Philosophy 101- Arthur Schopenhauer- The emptiness of Existence Lecture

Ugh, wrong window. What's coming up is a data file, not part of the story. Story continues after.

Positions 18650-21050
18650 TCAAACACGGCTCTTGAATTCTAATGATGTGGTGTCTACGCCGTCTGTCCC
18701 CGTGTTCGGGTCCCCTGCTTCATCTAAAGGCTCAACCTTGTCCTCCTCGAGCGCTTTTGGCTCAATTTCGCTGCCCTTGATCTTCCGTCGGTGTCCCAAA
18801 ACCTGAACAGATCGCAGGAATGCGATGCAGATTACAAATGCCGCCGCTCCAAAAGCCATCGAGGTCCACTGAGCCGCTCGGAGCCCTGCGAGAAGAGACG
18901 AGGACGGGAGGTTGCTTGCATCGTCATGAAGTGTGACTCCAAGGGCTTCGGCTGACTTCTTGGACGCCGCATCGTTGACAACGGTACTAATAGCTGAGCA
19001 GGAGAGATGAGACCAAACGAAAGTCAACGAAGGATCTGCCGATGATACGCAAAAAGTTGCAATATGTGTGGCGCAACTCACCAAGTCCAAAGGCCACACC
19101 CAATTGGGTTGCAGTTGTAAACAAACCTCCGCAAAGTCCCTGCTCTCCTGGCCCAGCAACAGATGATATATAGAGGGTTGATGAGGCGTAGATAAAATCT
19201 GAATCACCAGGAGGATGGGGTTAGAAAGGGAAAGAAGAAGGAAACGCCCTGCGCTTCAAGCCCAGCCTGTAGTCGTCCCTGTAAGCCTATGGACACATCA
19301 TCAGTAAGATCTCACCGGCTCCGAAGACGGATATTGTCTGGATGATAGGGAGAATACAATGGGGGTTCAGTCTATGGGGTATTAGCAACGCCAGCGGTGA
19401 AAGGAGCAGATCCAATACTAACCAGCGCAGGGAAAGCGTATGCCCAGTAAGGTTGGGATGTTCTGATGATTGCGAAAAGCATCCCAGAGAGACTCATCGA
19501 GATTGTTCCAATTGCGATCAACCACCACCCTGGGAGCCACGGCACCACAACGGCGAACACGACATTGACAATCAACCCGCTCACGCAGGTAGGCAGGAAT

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Lecture on Schopenhauer- I apologize for the poor video quality AVS ruined my high definition VIDEO!! THE EMPTINESS OF EXISTENCE. This emptiness finds its expression in the whole form of existence, in the infiniteness of Time and Space as opposed to the finiteness of the individual in both; in the flitting present as the only manner of real existence; in the dependence and relativity of all things; in constantly Becoming without Being; in continually wishing without being satisfied; in an incessant thwarting of one's efforts, which go to make up life, until victory is won. _Time_, and the _transitoriness_ of all things, are merely the form under which the will to live, which as the thing-in-itself is imperishable, has revealed to Time the futility of its efforts. Time is that by which at every moment all things become as nothing in our hands, and thereby lose all their true value. * * * * * What _has been_ exists no more; and exists just as little as that which has _never_ been. But everything that exists _has been_ in the next moment. Hence something belonging to the present, however unimportant it may be, is superior to something important belonging to the past; this is because the former is a _reality_ and related to the latter as something is to nothing. The scenes of our life are like pictures in rough mosaic, which have no effect at close quarters, but must be looked at from a distance in order to discern their beauty. So that to obtain something we have desired is to find out that it is worthless; we are always living in expectation of better things, while, at the same time, we often repent and long for things that belong to the past. We accept the present as something that is only temporary, and regard it only as a means to accomplish our aim. So that most people will find if they look back when their life is at an end, that they have lived their lifelong _ad interim_, and they will be surprised to find that something they allowed to pass by unnoticed and unenjoyed was just their life--that is to say, it was the very thing in the expectation of which they lived. And so it may be said of man in general that, befooled by hope, he dances into the arms of death. Then again, there is the insatiability of each individual will; every time it is satisfied a new wish is engendered, and there is no end to its eternally insatiable desires. Life presents itself next as a task, the task, that is, of subsisting _de gagner sa vie_. If this is solved, then that which has been won becomes a burden, and involves the second task of its being got rid of in order to ward off boredom, which, like a bird of prey, is ready to fall upon any life that is secure from want. So that the first task is to win something, and the second, after the something has been won, to forget about it, otherwise it becomes a burden. That the most perfect manifestation of the _will to live_, which presents itself in the extremely subtle and complicated machinery of the human organism, must fall to dust and finally deliver up its whole being to dissolution, is the naïve way in which Nature, invariably true and genuine, declares the whole striving of the will in its very essence to be of no avail. If it were of any value in itself, something unconditioned, its end would not be non-existence. This is the dominant note of Goethe's beautiful song: "Hoch auf dem alten Thurme steht Des Helden edler Geist." That man is nothing but a phenomenon, that he is not-the-thing-in-itself--I mean that he is not [Greek: ontos on]--is proved by the fact that _death is a necessity_. And how different the beginning of our life is to the end! The former is made up of deluded hopes, sensual enjoyment, while the latter is pursued by bodily decay and the odour of death. No man has ever felt perfectly happy in the present; if he had it would have intoxicated him

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